Highlighted PPS articles

Posted on behalf of Rex Tyrrell, Editor-in-Chief, Photochemical & Photobiological Sciences Editorial Board

The influence of Pluronics® on dark cytotoxicity, photocytotoxicity, localization and uptake of curcumin in cancer cells: studies of curcumin and curcuminoids XLIX.
Ravinder Singh, Hanne Hjorth Tønnesen, Solveig Kristensen and Kristian Berg
Photochem. Photobiol. Sci., 2013, 12, 559-575

Formulation by amphiphilic copolymers, e.g. nonionic Pluronics®, that spontaneously form nanoparticulate micellar carriers (10-100 nm) in aqueous media is one possible strategy to solubilize lipophilic photosensitizers and improve bioavailability, as investigated in this paper by in vitro cellular studies. Pluronics consist of hydrophilic poly-ethylene oxide (EO) and hydrophobic poly-propylene oxide (PO) blocks arranged in a sequential manner (Figure 1).

Pluronic block copolymers

Figure 1. Pluronic block copolymers, x = number of ethylene oxide groups (EO), y = number of propylene oxide groups (PO).

Pluronics form micelles with a hydrophobic core and hydrophilic corona when individual polymer chains spontaneously assemble into nanosized aggregates above a certain concentration (critical micelle concentration, cmc) and temperature (critical micelle temperature, cmt). The self-assembly of amphiphilic polymers is a reversible process. However, owing to a prolonged in vivo circulation time prior to dissociation, a high solubilizing capability and low toxicity, several Pluronics are approved for oral or intravenous administration, e.g. by the US Food and Drug Administration.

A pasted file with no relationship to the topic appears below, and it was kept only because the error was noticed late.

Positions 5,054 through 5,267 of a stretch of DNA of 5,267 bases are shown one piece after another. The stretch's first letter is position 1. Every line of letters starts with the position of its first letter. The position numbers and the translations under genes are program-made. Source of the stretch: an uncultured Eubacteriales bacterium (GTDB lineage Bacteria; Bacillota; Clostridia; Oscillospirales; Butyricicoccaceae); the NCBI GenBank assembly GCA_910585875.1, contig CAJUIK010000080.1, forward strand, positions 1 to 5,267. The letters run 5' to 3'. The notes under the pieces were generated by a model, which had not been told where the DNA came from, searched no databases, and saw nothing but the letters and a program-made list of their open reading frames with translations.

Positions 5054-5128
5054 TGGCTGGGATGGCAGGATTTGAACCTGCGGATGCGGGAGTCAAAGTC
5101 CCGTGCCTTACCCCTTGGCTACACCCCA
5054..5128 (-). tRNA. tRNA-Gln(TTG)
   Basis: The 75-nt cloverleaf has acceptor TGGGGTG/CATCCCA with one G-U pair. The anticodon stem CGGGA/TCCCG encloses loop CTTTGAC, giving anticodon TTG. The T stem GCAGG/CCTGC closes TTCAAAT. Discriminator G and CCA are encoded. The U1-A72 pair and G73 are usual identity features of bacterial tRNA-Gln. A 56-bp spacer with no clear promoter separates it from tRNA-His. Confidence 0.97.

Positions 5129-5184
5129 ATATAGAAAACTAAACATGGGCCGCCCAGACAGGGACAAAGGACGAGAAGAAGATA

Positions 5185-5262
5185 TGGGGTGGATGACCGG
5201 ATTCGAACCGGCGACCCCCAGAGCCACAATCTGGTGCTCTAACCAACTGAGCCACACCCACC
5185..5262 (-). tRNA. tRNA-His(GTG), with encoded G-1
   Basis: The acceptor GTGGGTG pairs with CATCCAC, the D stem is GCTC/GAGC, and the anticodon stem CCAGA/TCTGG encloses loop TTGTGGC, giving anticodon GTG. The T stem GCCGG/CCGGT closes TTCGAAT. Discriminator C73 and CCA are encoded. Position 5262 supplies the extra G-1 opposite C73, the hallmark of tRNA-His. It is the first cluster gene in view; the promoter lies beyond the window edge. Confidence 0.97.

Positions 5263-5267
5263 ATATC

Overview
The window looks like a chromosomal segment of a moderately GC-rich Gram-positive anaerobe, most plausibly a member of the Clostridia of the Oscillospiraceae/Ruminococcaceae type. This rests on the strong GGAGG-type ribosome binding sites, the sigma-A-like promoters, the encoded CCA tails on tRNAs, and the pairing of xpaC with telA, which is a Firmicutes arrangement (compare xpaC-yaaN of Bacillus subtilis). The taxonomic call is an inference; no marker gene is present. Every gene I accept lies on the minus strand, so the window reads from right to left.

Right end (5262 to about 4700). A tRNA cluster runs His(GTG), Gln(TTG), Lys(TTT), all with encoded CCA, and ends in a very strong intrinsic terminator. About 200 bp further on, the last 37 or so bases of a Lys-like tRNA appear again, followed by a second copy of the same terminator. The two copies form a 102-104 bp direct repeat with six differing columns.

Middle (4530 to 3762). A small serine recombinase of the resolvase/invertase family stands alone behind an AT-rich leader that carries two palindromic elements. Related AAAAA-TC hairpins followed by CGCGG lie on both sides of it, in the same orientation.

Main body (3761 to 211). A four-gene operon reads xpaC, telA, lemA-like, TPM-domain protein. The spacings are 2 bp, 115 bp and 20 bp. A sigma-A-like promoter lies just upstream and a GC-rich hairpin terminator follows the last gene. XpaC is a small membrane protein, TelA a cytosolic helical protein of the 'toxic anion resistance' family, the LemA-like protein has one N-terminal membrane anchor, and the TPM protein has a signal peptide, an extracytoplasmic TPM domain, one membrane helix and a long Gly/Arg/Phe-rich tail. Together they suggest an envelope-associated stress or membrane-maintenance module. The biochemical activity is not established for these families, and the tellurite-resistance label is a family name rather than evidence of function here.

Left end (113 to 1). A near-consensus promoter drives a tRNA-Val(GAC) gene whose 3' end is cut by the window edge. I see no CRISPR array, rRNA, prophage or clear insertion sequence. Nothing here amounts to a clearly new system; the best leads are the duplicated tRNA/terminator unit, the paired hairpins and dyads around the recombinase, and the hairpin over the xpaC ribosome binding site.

Kristian Berg and team

From left to right: Ravinder Singh, Hanne Hjorth Tønnesen, Solveig Kristensen and Kristian Berg

The Pluronic block composition will influence polymeric lipophilicity, micellar aggregation number, shape and size, cmc and cmt values, drug loading and localization, and the release of drug from the formulation. A proper selection of the polymeric blocks may enable development of optimized drug formulations with enhanced accumulation of the selected photosensitizer in cancer cells, as studied in this paper by formulation of the highly lipophilic photosensitizer Curcumin with selected Pluronics.

The field of pluronics has excited much interest lately, not least for the potential of these interesting polymers to assist in targeting cancer calls. The paper described above is an excellent example of how “pluronics” can be applied to improve targeting of photosensitisers in to cells and was one of the most accessed PPS articles on the Royal Society of Chemistry’s website last year.

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2 Responses to “Highlighted PPS articles”

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